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The School Construction Challenge: Fast Work, Hard Deadlines

Kirkwood High School is part of a school-building boom in north central Tennessee.

Nestled on the Kentucky border, Clarksville, Tennessee, in Montgomery County, has always been a vibrant area. Fort Campbell is there and Nashville is less than an hour away. Over the past few years, the area has experienced explosive growth.

“We have a lot of industry coming to Montgomery County,” said Bryan Lopp, facilities manager for the Clarksville-Montgomery County School System. “We have several top manufacturers, three battery plants under construction, and a tire manufacturing facility getting ready to double production.”

That means the school system must keep up with a growing population. The county began building a three-school campus in August 2020, with Kirkwood Middle completed in 2022, Kirkwood High in 2023, and Kirkwood Elementary on track for completion in summer, 2024.

That fast pace of construction trickles down to contractors. Parents, teachers, administrators, county officials and businesses all rely on new schools to open on time. United Mechanical & Electrical has had a long, fruitful relationship with the Clarksville-Montgomery County School System and handled the HVAC equipment and controls in all three schools. The results have been rewarding, but schools are never an easy job.

“Building schools is challenging because they usually have very aggressive construction schedules, and everything in them is block or concrete,” said Brandon Baggett, vice president and construction manager for United Mechanical & Electrical. “From the time they approve the bid, there’s usually about 13 or 14 months until it’s scheduled to open.”

The Relentless Pace of School Construction

That 14 months translates into seven for United Mechanical. HVAC installation can’t begin until the building is partially up – it’s impossible to install pipes and ducts before the walls are done. On the backend, these systems must be turned on long before construction is completed.

“Right now, we're working on the elementary school,” said Baggett. “We have to turn this system over and be operating for sheet rock finish and painting. They want us to have the HVAC on so the school can be turned over by the end of June 2024.”

Schools are considered heavy commercial construction, meaning they have lots of ducts and piping. Because they’re built almost entirely from block or concrete, all pipes and ducts must be mapped out early in the process.

“Before that equipment ever hits the site, we’re working side-by-side with masons laying the block or pouring the walls,” said Baggett. “The challenge is benchmarking and layout to make sure all the holes are the right sizes and at the right elevations for every piece of pipe and duct work that passes through those walls.” 


Construction Dominos

The unforgiving schedule means all pauses have a ripple effect. Rain can slow construction and delay pipe and duct work. Later, the gym floor can’t be laid down until the HVAC is on and the building at normal temperatures. Of course, that can’t happen until the electricity is installed.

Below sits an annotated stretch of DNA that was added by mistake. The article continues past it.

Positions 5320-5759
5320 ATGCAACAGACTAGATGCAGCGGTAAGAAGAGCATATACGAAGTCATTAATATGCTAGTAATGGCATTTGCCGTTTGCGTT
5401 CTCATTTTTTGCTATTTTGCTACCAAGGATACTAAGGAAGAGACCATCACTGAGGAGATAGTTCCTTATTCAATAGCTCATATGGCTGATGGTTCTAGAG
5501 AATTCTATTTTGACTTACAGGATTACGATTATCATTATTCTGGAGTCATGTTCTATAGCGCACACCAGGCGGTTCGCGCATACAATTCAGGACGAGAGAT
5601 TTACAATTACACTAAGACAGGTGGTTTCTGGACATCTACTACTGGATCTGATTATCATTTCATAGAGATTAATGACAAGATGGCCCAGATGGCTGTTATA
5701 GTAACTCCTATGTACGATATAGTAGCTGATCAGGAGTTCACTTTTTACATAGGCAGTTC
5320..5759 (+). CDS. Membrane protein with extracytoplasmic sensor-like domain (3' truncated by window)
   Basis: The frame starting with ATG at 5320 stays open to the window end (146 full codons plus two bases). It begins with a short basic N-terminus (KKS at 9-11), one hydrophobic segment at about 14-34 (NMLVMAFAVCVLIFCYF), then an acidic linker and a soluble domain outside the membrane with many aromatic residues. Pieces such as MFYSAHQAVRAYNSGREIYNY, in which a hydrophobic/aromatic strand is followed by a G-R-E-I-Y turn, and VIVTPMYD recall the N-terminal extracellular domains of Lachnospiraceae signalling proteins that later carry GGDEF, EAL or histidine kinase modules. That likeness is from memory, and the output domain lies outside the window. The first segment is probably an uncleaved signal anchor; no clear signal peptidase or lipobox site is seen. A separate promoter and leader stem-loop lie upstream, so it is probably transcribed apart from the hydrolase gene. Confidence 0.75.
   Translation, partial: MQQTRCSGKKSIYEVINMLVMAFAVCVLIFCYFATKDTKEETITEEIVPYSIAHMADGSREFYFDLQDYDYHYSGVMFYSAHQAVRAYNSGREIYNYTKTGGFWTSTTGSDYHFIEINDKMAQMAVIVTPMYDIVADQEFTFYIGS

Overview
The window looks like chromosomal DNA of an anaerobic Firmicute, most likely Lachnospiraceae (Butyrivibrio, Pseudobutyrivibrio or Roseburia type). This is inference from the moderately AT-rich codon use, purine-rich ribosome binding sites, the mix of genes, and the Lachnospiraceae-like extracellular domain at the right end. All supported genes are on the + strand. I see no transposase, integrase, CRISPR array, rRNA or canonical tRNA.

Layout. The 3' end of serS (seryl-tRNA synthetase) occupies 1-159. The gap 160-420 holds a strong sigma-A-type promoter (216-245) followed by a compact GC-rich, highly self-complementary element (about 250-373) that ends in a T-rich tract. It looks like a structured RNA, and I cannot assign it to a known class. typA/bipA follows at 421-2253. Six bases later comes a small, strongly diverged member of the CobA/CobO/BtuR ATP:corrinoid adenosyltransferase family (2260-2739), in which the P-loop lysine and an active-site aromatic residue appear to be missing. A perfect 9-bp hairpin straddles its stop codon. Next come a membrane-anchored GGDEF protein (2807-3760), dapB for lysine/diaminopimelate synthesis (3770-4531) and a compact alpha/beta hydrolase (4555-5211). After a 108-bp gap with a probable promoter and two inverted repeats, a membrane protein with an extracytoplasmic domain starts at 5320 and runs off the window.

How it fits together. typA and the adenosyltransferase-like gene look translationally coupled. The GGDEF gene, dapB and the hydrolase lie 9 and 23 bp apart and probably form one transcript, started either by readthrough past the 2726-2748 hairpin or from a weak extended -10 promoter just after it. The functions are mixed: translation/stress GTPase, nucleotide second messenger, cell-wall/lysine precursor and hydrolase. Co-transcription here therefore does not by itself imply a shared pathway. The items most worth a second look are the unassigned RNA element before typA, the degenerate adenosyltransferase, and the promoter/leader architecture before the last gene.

Another concern is equipment delivery. Supply chain disruptions have been all-to-common and can wreak havoc on the schedule. “Something that scares everybody is getting equipment here on time,” said Baggett. “There’s a huge volume of equipment that's going into these schools.”

Trane made sure the schools’ water source heat pumps (WSHPs) and controls were there on time for installation. Still, Trane’s contribution started well before the first shovel hit the ground.

“Trane worked with us to make equipment selections,” said Dillon Nix, principal mechanical engineer for subcontractor HNA Engineering. “Sometimes, that takes several iterations as the design changes and we're finalizing plans. Trane was really prompt, helping us get that done so we could deliver construction documents to bid.”

Trane Systems in Action

Kirkwood High School opened in August 2023 and the HVAC equipment and climate control have gotten great reviews. “Our maintenance department is very favorable toward water source heat pump due to the functionality and low maintenance,” notes Lopp. 

In addition to being easy to maintain, the water source heat pumps are energy efficient and highly flexible. Combined with Trane controls, the systems adapt to widely variable loads during the school year.  

“You may have only ten students in a room on a hot August day, and then you may have 20 in that room on a mild day,” said Nix. “We want to manage conditions to meet both partial and full loads and save energy and costs over the life of the building.”  

The students, teachers and staff at Kirkwood High are pleased with the facility. Still, there’s been a little bit of a learning curve with the modern HVAC equipment and controls.

“My previous school was built in the 1970s,” said principal Jessica Peppard. “Every fall, we had to power down the AC and power up the heat. But this year, when I asked when I needed to turn the heat on, I was told I didn’t have to do that at all, it would just happen automatically. So, that's new and very comfortable.”